Israel’s brutality at Al-Aqsa Mosque reflects its political bankruptcy

Israel’s brutality at Al-Aqsa Mosque reflects its political bankruptcy

Palestinians wave national and Islamic flags inside the Al-Aqsa Mosque compound in Jerusalem after prayers on the third Friday of the Muslim holy month of Ramadan on April 22, 2022. (AFP)

When Israeli security forces last Friday used drones to drop tear gas on tens of thousands of Muslim worshipers in Al-Haram Al-Sharif, it provided another sign of the Israeli government’s failed policies. The use of drones to manage the huge crowds on the third Friday of Ramadan has even been criticized by Israeli media. Haaretz correctly noted the targeting of women and children in the courtyard outside Al-Aqsa Mosque, Islam’s third holiest site. By targeting what Israel calls “provocateurs”, the Israeli security forces have displayed a racist policy that is against all things Palestinian and Muslim, the paper argued.
Ironically, the same security forces also dealt with last week’s unauthorized flag march by Israeli extremists, during which they used children’s gloves, blocking the advance of the march only with their own bodies and refraining from using any other means of crowd control.
But the use of drones reveals a much bigger problem. When dealing with large crowds of protesters, a two-tiered approach is normally taken. Stay away from any friction that could further escalate the situation, while trying to find ways to communicate or resolve the issues the protesters are trying to raise through their actions.
However, this approach does not seem to exist in the Israeli playbook when it comes to Al-Haram Al-Sharif. The complex, which spans some 15 hectares in Jerusalem’s Old City, has been a Muslim shrine for more than 1,200 years (excluding an 88-year period of Crusader rule). Every power that ruled Jerusalem respected the Islamic holy place and allowed Muslims to perform their prayers. No one has ever asked the question.
During the Ottoman period, which lasted 400 years, Sultan Osman III regulated relations regarding nine shared holy sites in Jerusalem and Bethlehem by designating the status quo pact. This agreement, born out of a dispute over the Church of the Holy Sepulcher between Orthodox and Franciscans, has been the benchmark for holy places since its adoption in 1757. After the collapse of the Ottoman Empire, the agreement has been followed to the word under the British mandate, by the Jordanians and even in the early years of the Israeli occupation.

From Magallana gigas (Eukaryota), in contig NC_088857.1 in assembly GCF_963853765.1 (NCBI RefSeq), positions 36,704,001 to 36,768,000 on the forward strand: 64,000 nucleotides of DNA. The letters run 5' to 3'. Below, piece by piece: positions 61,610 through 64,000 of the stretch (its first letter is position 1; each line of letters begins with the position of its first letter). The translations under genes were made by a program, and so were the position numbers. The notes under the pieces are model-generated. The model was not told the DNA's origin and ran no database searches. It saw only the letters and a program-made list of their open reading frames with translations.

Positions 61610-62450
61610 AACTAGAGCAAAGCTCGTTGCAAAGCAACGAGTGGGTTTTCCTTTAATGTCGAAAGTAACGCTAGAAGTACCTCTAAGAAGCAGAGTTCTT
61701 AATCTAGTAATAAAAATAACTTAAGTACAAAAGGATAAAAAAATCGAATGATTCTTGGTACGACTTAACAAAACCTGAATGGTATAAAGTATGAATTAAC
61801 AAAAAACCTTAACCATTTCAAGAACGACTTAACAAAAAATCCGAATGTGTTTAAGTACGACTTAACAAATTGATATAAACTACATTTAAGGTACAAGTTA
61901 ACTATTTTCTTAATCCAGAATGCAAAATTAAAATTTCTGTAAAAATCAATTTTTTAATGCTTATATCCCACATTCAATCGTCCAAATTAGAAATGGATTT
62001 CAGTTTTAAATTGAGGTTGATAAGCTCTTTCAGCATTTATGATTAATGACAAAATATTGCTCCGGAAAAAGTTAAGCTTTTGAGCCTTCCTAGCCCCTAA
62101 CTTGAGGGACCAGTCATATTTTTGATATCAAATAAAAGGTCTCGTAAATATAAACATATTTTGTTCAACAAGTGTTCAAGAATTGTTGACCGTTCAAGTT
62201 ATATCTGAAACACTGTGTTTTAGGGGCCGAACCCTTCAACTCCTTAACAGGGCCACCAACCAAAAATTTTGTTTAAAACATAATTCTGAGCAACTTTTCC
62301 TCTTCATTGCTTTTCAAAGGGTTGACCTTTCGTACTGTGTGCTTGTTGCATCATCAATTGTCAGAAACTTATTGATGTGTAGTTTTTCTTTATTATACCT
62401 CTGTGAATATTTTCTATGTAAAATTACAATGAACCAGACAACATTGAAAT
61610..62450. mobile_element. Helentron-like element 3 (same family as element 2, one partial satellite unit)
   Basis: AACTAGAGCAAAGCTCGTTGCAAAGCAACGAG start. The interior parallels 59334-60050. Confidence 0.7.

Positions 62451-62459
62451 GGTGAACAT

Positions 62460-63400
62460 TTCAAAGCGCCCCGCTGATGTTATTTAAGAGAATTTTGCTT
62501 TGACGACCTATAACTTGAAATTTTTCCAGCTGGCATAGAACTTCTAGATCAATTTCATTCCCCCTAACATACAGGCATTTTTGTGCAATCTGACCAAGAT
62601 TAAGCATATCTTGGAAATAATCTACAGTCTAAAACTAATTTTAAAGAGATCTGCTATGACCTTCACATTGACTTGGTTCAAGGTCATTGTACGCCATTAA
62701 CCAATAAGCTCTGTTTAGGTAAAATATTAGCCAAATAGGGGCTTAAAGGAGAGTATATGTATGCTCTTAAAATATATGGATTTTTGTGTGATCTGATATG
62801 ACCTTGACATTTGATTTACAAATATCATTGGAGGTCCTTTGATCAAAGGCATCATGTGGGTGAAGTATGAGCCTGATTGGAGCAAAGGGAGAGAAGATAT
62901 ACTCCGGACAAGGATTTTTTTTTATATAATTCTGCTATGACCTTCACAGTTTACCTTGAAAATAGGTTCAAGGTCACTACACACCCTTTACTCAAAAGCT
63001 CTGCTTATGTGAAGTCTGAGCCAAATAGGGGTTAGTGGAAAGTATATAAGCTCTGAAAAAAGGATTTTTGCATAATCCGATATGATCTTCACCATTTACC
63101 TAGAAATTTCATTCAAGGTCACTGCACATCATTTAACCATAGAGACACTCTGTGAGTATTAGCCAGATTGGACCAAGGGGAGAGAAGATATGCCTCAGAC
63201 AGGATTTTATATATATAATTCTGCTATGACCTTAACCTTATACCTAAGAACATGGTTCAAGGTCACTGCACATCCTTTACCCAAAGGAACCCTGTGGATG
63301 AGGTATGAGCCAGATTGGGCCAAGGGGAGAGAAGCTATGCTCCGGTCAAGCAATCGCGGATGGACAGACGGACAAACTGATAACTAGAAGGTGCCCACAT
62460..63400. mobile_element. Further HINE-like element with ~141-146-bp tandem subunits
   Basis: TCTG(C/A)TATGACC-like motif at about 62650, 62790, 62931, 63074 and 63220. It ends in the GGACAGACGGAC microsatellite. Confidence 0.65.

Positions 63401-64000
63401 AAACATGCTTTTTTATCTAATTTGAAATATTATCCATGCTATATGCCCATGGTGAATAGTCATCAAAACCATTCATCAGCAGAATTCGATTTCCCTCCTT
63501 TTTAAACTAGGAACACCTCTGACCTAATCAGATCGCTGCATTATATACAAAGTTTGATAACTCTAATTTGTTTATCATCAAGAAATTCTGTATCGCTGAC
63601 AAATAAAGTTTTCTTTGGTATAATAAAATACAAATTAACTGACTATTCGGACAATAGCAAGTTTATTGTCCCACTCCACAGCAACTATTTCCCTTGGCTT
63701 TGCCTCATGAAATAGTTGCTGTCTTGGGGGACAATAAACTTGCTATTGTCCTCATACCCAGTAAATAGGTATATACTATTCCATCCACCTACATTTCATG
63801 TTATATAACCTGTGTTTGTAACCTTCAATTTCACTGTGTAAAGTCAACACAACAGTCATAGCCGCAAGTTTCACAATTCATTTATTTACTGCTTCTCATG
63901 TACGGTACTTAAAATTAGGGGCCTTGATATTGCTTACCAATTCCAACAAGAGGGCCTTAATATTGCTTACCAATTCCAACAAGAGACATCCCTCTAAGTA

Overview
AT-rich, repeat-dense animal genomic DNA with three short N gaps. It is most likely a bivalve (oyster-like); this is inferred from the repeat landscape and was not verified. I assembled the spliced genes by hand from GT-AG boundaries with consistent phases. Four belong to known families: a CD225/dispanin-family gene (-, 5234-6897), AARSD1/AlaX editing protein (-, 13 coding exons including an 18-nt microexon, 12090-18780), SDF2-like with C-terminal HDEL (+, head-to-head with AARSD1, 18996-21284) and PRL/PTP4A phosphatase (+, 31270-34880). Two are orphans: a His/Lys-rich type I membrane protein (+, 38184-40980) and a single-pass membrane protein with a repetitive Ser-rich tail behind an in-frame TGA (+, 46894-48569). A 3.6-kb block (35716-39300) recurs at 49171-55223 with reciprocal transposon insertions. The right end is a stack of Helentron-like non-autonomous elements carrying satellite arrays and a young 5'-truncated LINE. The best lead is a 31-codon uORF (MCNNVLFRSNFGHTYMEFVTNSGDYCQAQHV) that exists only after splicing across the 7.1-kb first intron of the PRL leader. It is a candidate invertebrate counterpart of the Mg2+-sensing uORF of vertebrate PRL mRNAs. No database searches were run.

However, the shift in Israeli policy to the right and the failure of the Oslo Accords to provide a clear representation of the 350,000 Palestinians in Jerusalem left a vacuum that was abused by Israel. Instead of allowing local leaders to develop, giving them someone to talk to when the going gets tough, the Israelis have pursued a scorched earth policy towards Palestinian nationalism. Any action or event with a suspicion of connection to Palestinian leaders in Ramallah has been banned. Even a children’s puppet festival funded by Scandinavians through the Palestinian Ministry of Culture has been banned.

Instead of letting local leadership develop, the Israelis pursued a scorched earth policy towards Palestinian nationalism.

Daoud Kuttab

At the same time, Israel banned some 35 organizations. Not only was Orient House closed under British Mandate-era emergency regulations, but organizations such as the Jerusalem Chamber of Commerce, Tourism Board and others were banned from operating. for periods of six months that have been renewed regularly since 2001. Any activity that would give Palestinians a political voice has been banned. Even postal elections that are mandated under the Oslo Accords have been banned by the current Israeli government.
While shutting down all means of communication and preventing political representation, Israel faced huge crowds, especially during Ramadan, with unprecedented force. This includes the use of drones after the Al-Aqsa Mosque was stormed on April 15, damaging the mosque’s historic windows, defiling a holy site with soldiers’ boots, and injuring 170 Palestinians and arresting 450 simply to allow Jews to visit.
Such visits were approved in principle in a 2014 agreement between Jordan and Israel, which was guaranteed by the United States, which stipulated that the site was for Muslims to pray and all others to visit. Previous Israeli governments avoided visits during Ramadan, when more Muslims come to pray and often stay for long hours. Last Friday, the number of worshipers exceeded 150,000. Many stayed until evening prayers, but Israel wanted the crowds to dwindle as it feared they would disrupt Jews at the Western Wall who were celebrating the last day of the Passover.
If there had been trust, respect and local leadership, some of these issues could have been resolved through communication. However, with a lack of confidence and the absence of any political horizon to resolve the broader problem of occupation (which includes East Jerusalem), the Israeli government has applied a security-only approach with disastrous results. This attitude will continue to sow the seeds of hatred.

• Daoud Kuttab is an award-winning Palestinian journalist from Jerusalem.
Twitter: @daoudkuttab

Disclaimer: The opinions expressed by the authors in this section are their own and do not necessarily reflect the views of Arab News

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